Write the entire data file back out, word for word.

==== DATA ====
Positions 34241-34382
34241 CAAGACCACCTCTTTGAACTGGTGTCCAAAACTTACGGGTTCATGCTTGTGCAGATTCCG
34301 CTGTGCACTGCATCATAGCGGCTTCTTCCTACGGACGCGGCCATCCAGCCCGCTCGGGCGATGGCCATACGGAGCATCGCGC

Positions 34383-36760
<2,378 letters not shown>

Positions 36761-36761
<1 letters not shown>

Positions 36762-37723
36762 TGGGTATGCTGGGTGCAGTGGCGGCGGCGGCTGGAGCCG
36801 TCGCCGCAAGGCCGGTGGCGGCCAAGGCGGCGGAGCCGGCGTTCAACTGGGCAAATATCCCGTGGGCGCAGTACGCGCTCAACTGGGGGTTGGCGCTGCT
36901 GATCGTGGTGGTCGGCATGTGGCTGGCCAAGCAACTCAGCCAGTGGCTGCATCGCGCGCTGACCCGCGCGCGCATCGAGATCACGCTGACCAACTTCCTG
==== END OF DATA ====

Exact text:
Positions 34241-34382
34241 CAAGACCACCTCTTTGAACTGGTGTCCAAAACTTACGGGTTCATGCTTGTGCAGATTCCG
34301 CTGTGCACTGCATCATAGCGGCTTCTTCCTACGGACGCGGCCATCCAGCCCGCTCGGGCGATGGCCATACGGAGCATCGCGC

Positions 34383-36760
<2,378 letters not shown>

Positions 36761-36761
<1 letters not shown>

Positions 36762-37723
36762 TGGGTATGCTGGGTGCAGTGGCGGCGGCGGCTGGAGCCG
36801 TCGCCGCAAGGCCGGTGGCGGCCAAGGCGGCGGAGCCGGCGTTCAACTGGGCAAATATCCCGTGGGCGCAGTACGCGCTCAACTGGGGGTTGGCGCTGCT
36901 GATCGTGGTGGTCGGCATGTGGCTGGCCAAGCAACTCAGCCAGTGGCTGCATCGCGCGCTGACCCGCGCGCGCATCGAGATCACGCTGACCAACTTCCTG